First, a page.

The Leslie Lab also is employing ecological theory and experimental manipulations to investigate climate change effects on salt marshes. Brown-MBL PhD student Sarah Corman is leading our core project, which focuses on how the timing and magnitude of biomass production and flowering in the foundational salt marsh species, Spartina alterniflora, vary with latitude (as a proxy for changing temperatures).
Through a series of reciprocal transplants from Massachusetts to South Carolina and a common garden experiment at Brown University, Sarah – in collaboration with her advisors Prof. Heather Leslie of Brown and Dr. Linda Deegan of MBL – has established that this plant’s allocation of above vs. belowground growth is fairly plastic. That is, plants moved to the north begin to resemble northern plants, and vice versa (Corman et al., in prep.).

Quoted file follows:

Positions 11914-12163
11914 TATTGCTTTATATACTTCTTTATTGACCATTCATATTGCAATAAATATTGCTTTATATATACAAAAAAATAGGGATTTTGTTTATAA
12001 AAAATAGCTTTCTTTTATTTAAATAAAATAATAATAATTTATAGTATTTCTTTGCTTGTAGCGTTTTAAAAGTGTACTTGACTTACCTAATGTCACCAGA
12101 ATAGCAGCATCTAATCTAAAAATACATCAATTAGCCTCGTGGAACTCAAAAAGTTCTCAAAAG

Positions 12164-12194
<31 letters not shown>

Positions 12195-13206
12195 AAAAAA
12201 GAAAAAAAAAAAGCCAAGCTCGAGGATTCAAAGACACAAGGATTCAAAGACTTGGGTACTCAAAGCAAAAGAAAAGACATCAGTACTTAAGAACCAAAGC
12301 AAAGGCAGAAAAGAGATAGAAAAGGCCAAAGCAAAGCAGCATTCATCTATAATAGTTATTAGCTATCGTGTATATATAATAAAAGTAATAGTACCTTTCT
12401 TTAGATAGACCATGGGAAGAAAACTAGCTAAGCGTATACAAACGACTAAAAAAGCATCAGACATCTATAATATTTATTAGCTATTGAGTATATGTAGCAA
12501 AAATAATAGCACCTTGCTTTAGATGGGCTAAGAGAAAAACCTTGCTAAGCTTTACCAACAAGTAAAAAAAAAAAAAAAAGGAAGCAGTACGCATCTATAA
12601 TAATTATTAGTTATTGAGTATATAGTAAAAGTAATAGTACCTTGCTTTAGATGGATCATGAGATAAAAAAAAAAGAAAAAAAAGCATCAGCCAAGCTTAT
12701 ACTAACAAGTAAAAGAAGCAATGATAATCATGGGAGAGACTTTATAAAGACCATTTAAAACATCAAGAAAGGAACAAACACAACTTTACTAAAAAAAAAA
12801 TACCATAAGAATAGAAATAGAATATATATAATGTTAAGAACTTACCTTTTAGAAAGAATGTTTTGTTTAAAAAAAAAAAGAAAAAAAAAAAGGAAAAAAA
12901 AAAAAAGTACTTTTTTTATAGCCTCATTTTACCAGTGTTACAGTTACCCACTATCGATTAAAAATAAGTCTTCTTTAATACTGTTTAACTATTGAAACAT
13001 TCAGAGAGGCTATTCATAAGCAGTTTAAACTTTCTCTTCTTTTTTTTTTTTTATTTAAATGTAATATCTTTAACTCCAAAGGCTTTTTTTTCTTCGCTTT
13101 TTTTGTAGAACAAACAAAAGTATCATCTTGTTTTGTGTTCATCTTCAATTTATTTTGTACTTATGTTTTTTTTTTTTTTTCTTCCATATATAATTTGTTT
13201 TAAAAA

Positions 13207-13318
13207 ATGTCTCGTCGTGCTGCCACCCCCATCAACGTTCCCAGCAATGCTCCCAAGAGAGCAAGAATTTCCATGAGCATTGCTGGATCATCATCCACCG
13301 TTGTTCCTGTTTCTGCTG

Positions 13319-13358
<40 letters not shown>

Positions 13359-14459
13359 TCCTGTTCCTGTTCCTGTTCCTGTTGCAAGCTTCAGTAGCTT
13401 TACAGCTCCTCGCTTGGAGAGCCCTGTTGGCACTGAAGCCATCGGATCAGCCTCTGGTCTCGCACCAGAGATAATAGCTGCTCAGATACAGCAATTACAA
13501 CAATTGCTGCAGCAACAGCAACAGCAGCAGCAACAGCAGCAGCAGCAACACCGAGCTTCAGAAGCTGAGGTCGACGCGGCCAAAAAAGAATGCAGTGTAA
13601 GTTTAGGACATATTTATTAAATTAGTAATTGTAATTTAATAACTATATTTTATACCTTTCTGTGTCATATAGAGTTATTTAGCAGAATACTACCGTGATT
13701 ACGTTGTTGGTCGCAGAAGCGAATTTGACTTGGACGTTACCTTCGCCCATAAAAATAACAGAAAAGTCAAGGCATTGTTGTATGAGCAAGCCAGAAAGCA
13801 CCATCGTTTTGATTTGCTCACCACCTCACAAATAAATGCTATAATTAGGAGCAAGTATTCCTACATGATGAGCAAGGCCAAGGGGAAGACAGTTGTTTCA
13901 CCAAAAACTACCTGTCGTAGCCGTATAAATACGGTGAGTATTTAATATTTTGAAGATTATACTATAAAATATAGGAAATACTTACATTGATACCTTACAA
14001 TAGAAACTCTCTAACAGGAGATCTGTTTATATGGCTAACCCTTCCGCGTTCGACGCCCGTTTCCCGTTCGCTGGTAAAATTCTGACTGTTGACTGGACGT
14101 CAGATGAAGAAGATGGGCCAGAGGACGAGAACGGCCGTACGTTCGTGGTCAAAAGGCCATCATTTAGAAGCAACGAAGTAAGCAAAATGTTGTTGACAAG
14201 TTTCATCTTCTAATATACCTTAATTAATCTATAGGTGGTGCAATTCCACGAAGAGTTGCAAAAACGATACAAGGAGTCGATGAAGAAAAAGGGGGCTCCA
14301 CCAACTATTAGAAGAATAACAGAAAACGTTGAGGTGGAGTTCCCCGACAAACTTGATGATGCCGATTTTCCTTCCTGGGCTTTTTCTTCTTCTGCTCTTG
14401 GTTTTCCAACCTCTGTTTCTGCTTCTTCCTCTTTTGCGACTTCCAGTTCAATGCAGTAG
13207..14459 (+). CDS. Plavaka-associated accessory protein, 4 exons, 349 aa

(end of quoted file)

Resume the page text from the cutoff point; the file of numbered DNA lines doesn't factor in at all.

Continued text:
This and related ongoing salt marsh studies will enable us to improve on existing models of how marshes will respond to sea level rise and other climate change impacts. Additional collaborators on the project include Mark Bertness of Brown University and Angus Angermeyer of Brown and MBL. For more information, please contact Sarah_Corman(at)brown.edu.